When reading about these detention camps it is difficult not to think about contemporary migration and border controls. Also today, so-called ‘boat people’, escaping misery and persecution, regularly try to reach European or Australian shores but are stopped and confined in camps indefinitely, such as in Moria camp in Lesbos, Greece, or in offshore Australian immigration detention facilities in Manus Island. Israel is no exception to these contemporary dynamics, as discussed in Chapter 7. Less than a century after the British detention camps for illegal migrants, African asylum seekers have been detained in Holot camp in the Negev desert, with the aim to remove them from the country and hinder their integration in Israeli society.

In the following paragraphs, I want to center my discussion on two other types of camps illustrated in the book, which are often less widely known but can nevertheless help us understand dynamics of confinement and exclusion happening elsewhere. The first type includes the frontier ma’abara (plural, ma’abarot) transit camps (Chapter 4), used by Israel to disperse Jewish immigrants in the most remote regions of the country. The second type of camps comprises the makeshift unrecognized Bedouin settlements (Chapter 5).

The ma’abara camps combine the conquest of new territories with exploitation and subordination of racialized sections of Jewish society, i.e., the Mizrahi Jews. Unlike Ashkenazi Jews who have European origin, Mizrahi immigrants have non-European origin from the Middle East and North-Africa, and are considered close to the Arab world. This ethnic demarcation within Israeli nation also materialized in the geography of Jewish camps. Whilst Ashkenazi Jews mostly populated largest cities, such as Tel Aviv, Mizrahi Jews amounted to 82 percent of camps’ inhabitants by 1952. Most ma’abarot were built in frontier areas, such as the Negev desert, as part of the Israeli state’s project of securing a strategic access to the Red Sea. The conquering of the desert was also justified as a way to counter so-called ‘infiltrators’, as the Israeli government called the natives living in the area (I will come back to this later). Jewish immigrants who arrived by sea were directly taken by night to ma’abarot, such as Tel-Yeruham, located in remote areas of the Negev. There they were placed in quasi-military camps, with walls and watch towers.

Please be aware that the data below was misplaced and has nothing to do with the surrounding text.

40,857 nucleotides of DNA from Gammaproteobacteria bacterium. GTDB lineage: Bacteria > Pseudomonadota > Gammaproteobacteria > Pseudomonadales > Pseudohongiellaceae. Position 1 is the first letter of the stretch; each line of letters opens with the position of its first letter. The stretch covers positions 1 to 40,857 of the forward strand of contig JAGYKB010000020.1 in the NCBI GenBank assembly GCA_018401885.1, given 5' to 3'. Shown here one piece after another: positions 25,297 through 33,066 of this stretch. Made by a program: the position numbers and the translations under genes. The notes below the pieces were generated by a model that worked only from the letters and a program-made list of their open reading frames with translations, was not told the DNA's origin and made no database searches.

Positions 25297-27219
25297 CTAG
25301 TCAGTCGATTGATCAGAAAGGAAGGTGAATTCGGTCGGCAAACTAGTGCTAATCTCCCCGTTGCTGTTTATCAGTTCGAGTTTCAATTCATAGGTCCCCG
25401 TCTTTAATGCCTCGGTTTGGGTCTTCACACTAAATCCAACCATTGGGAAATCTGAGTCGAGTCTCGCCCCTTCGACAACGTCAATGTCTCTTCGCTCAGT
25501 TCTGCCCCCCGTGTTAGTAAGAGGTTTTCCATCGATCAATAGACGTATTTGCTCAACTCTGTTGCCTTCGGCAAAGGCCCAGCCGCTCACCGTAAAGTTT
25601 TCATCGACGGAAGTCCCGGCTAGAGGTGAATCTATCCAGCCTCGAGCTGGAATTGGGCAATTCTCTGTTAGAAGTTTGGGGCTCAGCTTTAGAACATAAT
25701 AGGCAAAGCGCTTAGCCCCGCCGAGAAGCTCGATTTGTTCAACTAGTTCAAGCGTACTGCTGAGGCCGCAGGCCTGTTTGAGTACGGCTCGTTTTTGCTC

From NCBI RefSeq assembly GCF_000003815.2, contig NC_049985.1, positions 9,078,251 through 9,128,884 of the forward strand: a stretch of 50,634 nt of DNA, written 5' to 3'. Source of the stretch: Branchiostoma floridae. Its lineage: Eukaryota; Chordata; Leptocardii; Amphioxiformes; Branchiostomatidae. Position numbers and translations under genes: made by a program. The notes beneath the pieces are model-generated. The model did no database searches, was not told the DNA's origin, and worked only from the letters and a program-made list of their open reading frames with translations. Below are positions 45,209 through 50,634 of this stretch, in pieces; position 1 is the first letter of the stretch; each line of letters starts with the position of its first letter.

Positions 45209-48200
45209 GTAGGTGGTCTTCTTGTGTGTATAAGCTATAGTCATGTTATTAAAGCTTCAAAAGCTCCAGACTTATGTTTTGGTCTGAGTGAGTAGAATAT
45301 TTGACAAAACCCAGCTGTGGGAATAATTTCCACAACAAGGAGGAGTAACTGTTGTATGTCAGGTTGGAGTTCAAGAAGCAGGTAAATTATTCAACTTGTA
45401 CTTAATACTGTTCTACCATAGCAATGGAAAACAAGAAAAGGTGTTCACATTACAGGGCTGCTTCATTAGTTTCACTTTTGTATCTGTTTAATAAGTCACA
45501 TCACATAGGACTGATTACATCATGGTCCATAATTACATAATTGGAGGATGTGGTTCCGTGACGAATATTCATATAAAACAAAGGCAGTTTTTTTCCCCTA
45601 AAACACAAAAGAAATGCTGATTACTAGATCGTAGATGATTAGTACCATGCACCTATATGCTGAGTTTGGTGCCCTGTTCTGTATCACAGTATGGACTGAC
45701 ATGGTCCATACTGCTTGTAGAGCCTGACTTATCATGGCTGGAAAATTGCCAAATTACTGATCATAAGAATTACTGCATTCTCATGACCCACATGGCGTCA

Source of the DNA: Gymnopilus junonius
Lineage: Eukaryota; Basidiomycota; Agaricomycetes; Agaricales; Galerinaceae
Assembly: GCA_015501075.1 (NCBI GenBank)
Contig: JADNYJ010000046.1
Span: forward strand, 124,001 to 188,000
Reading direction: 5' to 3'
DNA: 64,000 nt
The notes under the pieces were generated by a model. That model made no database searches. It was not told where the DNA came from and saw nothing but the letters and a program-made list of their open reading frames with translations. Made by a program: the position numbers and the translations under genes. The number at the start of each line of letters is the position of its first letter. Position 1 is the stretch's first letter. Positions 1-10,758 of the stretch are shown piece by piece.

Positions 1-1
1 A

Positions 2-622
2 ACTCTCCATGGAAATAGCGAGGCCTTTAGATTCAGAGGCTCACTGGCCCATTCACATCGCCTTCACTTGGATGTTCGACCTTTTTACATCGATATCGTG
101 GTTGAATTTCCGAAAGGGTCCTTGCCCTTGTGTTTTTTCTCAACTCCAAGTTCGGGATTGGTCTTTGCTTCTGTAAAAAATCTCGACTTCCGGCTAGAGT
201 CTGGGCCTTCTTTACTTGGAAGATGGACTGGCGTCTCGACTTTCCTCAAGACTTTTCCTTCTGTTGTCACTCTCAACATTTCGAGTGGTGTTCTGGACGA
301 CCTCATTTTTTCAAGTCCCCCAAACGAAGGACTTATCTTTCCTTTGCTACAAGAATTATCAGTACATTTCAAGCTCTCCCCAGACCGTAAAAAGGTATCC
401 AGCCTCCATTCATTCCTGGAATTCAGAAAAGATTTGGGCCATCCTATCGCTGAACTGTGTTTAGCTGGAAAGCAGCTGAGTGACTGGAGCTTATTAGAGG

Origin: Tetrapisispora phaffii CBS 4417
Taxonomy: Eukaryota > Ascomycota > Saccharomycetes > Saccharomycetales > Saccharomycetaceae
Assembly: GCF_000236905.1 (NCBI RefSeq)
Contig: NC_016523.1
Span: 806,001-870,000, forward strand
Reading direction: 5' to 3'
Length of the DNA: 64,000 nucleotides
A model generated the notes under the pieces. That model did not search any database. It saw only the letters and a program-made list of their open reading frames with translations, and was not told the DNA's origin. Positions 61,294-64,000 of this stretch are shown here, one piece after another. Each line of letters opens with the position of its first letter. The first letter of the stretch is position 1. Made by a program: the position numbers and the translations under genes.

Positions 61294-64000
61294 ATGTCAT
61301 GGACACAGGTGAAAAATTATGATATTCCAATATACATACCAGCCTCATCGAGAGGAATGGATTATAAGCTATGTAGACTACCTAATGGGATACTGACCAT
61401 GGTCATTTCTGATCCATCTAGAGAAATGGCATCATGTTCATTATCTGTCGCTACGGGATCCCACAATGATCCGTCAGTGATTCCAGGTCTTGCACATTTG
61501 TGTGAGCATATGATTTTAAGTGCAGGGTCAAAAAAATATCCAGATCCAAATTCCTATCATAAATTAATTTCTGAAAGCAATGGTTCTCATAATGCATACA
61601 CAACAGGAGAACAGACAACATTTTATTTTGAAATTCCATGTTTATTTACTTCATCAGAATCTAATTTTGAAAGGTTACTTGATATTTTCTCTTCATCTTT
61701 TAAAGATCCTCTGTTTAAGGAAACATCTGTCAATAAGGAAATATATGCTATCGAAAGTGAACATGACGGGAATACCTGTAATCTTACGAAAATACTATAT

Although ma’abarot were planned to be close to infrastructure (such as electricity networks), sanitary, education and health services were often poor and inhabitants lived in a state of abandonment. Moreover, ma’abara inhabitants received little support other than shelter; unlike in immigrant camps, they were expected to work. Manual labor was regarded as an educational tool for cultural assimilation of Mizrahi Jews, and was the only employment option in those remote areas, leading to a process of proletarianization of ma’abarot population. This added a class dimension to the ethnic and spatial separation imposed on frontier camps’ inhabitants. What is striking about the ma’abara camps is the extent to which inclusion and exclusion fade into each other, to the point that is no longer possible to distinguish them; ma’abarot simultaneously protected the “right” (i.e., non-Arab) population while confining racialized sectors of Jewish society. In order to capture this oxymoronic existence, Katz titles Chapter 4 ‘Forced Pioneering’ as ma’abara inhabitants reluctantly found themselves at the forefront of the Israeli state’s project of territory occupation, while experiencing neglect and abandonment.

Not far from Tel-Yeruham (which has today become a town, still one of the most deprived in Israel) is Rakhma, an unrecognized Bedouin village. Most Negev Palestinian Bedouin – i.e., seminomadic pastoralist tribes who inhabited the desert for over four centuries – were displaced after the 1948 war, either fleeing or being expelled to neighboring countries. Those who remained in the desert were removed from their land (as the Negev was declared unregistered land and claimed by the state of Israel) and concentrated in a military rule security zone, called “siyag”, where they were prevented from erecting permanent buildings. Placing the Bedouin under control through martial rule limited their mobility with the aim of removing any contacts with other tribes across the Egyptian and Jordanian borders.